Day 2 of Wasatch Back. Got the baton on leg 25, from Jordanelle Reservoir to Oakley. I expected the leg to be a challenge, I just did not realize how much. Got the baton from James and went for it mumbling BINGO under my breath to get the legs going. First mile was OK, was going at a good sub-6:00 pace. The lack of sleep must have altered my perception. I could have sworn the first mile was downhill, but the elevation profile shows it was a slight up. I could not understand why I was so hard to run so slow. But I was passing people at a good rate. Then I saw a runner that was coming to me at a rate that was slower than average. When I got closer, I realized it was Ron Greenwood. I was a bit surprised, he should not have been coming to me that fast. Then I realized that there was perhaps something about this leg I did not know. I was supposed to run it at 5:56 pace. I was running at 5:56 pace, but there was a big hill coming up, and even without it, I was working pretty hard already. Later I realized that the WBR calculator is way off when there is an uphill of any kind at over 6000 feet. You can run downhill almost the same at a higher altitude, but uphill slows you down a lot more, especially if you do not live at that altitude.
The grade gradually increased, but I did not notice it at first, except the pace started getting slower. I was second guessing myself. What is happening? Why are my legs not moving? Did I overtrain? Am I hitting the wall? I am not feeling like I am out of gas, and I should not be out of gas. What is going on? And why is Ron not passing me back? The pace gradually digressed to 6:20, then 6:40, then 7:00 and then 7:20. At 7:20 the climb now became very obvious, but still did not look bad enough to be running that slow. What I did not take into account is the elevation gain and being at a higher altitude. We started at a tiny bit over 6000 feet and gradually made our way to 6500. Finally by mile 5 the climb was over, and I was going again - hit a downhill quarter in 1:25, followed by another in 1:20, and I felt a lot better.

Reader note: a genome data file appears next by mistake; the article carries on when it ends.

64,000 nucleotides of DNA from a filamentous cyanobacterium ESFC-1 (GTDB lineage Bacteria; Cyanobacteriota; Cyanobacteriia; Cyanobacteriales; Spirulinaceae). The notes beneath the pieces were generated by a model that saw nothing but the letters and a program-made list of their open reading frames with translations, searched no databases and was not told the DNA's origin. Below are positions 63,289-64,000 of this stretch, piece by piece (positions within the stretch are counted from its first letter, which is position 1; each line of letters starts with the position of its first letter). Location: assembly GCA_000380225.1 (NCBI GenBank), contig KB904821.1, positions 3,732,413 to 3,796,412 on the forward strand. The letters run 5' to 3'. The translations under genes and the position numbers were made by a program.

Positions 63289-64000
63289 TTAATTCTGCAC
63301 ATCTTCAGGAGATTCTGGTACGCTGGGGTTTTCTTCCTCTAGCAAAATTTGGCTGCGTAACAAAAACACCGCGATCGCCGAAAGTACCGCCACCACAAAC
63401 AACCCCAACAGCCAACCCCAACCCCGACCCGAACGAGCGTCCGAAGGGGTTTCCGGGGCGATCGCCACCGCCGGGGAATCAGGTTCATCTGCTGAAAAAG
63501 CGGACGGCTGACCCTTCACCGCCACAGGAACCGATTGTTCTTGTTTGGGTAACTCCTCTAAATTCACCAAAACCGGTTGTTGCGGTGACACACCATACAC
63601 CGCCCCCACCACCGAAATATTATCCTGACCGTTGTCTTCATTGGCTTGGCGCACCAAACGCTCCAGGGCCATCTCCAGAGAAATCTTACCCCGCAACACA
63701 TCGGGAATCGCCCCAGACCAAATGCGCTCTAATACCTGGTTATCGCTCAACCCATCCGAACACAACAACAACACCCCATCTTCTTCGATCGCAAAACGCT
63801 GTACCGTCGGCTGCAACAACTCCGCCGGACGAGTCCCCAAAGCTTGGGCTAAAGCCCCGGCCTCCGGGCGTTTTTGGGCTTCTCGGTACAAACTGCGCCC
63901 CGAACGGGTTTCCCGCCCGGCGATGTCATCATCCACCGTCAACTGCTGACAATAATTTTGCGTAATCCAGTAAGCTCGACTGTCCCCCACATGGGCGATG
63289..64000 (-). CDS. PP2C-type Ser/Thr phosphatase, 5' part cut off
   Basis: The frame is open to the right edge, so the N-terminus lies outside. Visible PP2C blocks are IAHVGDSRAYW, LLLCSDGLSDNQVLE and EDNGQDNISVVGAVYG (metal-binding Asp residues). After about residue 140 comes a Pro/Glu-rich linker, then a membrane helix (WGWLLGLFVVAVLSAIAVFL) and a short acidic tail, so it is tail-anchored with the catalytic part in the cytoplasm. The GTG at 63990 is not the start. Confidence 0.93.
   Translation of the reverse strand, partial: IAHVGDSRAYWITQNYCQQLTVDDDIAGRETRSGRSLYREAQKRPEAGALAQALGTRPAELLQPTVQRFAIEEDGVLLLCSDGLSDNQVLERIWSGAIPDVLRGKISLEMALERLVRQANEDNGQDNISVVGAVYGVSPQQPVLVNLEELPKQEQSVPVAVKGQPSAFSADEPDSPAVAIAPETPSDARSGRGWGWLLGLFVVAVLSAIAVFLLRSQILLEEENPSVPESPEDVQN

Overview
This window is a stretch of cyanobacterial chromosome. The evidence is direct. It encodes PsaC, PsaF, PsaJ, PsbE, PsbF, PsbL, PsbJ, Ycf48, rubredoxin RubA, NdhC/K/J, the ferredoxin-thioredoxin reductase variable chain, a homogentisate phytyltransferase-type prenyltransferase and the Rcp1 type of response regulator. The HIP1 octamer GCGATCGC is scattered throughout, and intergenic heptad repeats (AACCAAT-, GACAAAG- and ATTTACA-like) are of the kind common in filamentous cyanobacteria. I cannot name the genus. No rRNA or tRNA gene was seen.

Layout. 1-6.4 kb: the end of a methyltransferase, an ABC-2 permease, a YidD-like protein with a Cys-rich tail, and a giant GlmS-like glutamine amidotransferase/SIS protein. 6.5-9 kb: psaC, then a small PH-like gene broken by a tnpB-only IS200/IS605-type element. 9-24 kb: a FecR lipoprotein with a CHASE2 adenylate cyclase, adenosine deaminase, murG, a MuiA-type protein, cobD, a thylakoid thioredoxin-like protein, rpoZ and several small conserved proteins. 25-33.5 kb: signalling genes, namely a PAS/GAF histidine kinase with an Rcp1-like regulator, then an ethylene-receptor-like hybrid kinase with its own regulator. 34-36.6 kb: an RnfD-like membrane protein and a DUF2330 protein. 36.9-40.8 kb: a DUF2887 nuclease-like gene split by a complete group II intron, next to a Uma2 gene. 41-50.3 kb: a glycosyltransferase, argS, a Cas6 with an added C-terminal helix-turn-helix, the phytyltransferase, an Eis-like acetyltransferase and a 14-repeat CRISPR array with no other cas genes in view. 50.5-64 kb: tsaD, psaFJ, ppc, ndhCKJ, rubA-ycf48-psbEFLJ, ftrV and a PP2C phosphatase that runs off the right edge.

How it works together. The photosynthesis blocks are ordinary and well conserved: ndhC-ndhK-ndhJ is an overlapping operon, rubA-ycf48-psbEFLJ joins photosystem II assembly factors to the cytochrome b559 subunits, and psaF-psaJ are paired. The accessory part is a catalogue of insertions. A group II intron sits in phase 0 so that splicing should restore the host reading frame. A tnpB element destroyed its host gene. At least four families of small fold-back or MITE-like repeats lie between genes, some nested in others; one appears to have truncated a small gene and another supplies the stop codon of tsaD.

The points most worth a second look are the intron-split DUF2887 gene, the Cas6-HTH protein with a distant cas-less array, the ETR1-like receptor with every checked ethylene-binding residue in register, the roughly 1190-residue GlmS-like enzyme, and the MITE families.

Finished the 5.57 in 35:28, 2:14 off schedule. After looking at how other runners did on it, it was actually not that bad. Ron was about 2 minutes slower, while Nate Pollard was 3 minutes slower.
Handed off to Dustin, and we continued chugging a lot trying to not get beat too bad by BYU and Weber. Did some more running pacing Cody at the end of his leg, and then ran Steve Olsen's leg (30)
with Paul for his cool down.
We ended up third after BYU and Weber. We managed a 6:16 average, which I consider to be very good on this course. Last year's version was faster - you started at the Blacksmith Fork Canyon instead of downtown Logan, and you ran a much nicer version of the Trapper's Loop. That, and the course being 7 miles longer. Even then, with that pace we would have beaten Weber last year. But they learned their lessons and brought a better team. So did BYU. If only BYU learned how to follow the course and plan for their runners arriving on time, they would have done a lot better, though. I think they lost a good total of 30 minutes to logistics. On the bright side of things, Nate Pollard observed a BYU hand-off when one runner finished his leg and the other was not ready for him. The one who finished yelled: Where are you? Nate commented that he was waiting for him to swear, but he did not. I do not know who that runner was, but I am very glad he practiced what he believed at in this frustrating situation. You have not slept much, you've been running hard, you are trying to catch a competitor, you've given it all you've got to do your part, and now your effort is being just wasted. You stand there and just watch it go. If swearing is a part of your vocabulary at all, this would be the time for it to come out. If it does not, this says a lot about your character. Weber may have gotten to the finish line first, but on that particular exchange BYU won in a special way.
Ran a little bit more with Jenny riding a bike in the evening. Felt OK afterward, just tired from the lack of sleep. Legs feel fine.